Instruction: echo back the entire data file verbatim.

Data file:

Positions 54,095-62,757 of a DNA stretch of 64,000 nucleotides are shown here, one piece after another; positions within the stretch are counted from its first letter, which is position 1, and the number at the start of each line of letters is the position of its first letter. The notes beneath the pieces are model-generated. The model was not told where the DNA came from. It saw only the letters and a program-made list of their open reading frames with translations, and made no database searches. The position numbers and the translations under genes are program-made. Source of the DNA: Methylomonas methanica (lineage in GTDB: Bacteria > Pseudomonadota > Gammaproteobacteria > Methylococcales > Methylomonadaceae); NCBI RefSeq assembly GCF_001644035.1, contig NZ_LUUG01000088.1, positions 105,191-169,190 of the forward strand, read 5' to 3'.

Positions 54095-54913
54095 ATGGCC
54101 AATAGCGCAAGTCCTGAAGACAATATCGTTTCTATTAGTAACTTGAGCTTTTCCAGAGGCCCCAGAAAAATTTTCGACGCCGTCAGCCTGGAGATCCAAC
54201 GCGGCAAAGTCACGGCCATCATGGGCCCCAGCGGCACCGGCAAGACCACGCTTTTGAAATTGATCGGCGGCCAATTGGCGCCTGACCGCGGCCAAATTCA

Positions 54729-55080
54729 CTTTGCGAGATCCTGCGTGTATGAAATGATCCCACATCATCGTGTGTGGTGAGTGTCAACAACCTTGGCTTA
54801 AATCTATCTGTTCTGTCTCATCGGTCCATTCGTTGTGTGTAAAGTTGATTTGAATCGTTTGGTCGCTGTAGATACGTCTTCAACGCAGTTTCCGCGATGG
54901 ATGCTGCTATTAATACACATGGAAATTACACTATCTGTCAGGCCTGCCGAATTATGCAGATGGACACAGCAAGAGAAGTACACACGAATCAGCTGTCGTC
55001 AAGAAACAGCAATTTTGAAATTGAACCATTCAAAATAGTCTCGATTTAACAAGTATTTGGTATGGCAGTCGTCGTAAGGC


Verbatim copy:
Positions 54,095-62,757 of a DNA stretch of 64,000 nucleotides are shown here, one piece after another; positions within the stretch are counted from its first letter, which is position 1, and the number at the start of each line of letters is the position of its first letter. The notes beneath the pieces are model-generated. The model was not told where the DNA came from. It saw only the letters and a program-made list of their open reading frames with translations, and made no database searches. The position numbers and the translations under genes are program-made. Source of the DNA: Methylomonas methanica (lineage in GTDB: Bacteria > Pseudomonadota > Gammaproteobacteria > Methylococcales > Methylomonadaceae); NCBI RefSeq assembly GCF_001644035.1, contig NZ_LUUG01000088.1, positions 105,191-169,190 of the forward strand, read 5' to 3'.

Positions 54095-54913
54095 ATGGCC
54101 AATAGCGCAAGTCCTGAAGACAATATCGTTTCTATTAGTAACTTGAGCTTTTCCAGAGGCCCCAGAAAAATTTTCGACGCCGTCAGCCTGGAGATCCAAC
54201 GCGGCAAAGTCACGGCCATCATGGGCCCCAGCGGCACCGGCAAGACCACGCTTTTGAAATTGATCGGCGGCCAATTGGCGCCTGACCGCGGCCAAATTCA

Positions 54729-55080
54729 CTTTGCGAGATCCTGCGTGTATGAAATGATCCCACATCATCGTGTGTGGTGAGTGTCAACAACCTTGGCTTA
54801 AATCTATCTGTTCTGTCTCATCGGTCCATTCGTTGTGTGTAAAGTTGATTTGAATCGTTTGGTCGCTGTAGATACGTCTTCAACGCAGTTTCCGCGATGG
54901 ATGCTGCTATTAATACACATGGAAATTACACTATCTGTCAGGCCTGCCGAATTATGCAGATGGACACAGCAAGAGAAGTACACACGAATCAGCTGTCGTC
55001 AAGAAACAGCAATTTTGAAATTGAACCATTCAAAATAGTCTCGATTTAACAAGTATTTGGTATGGCAGTCGTCGTAAGGC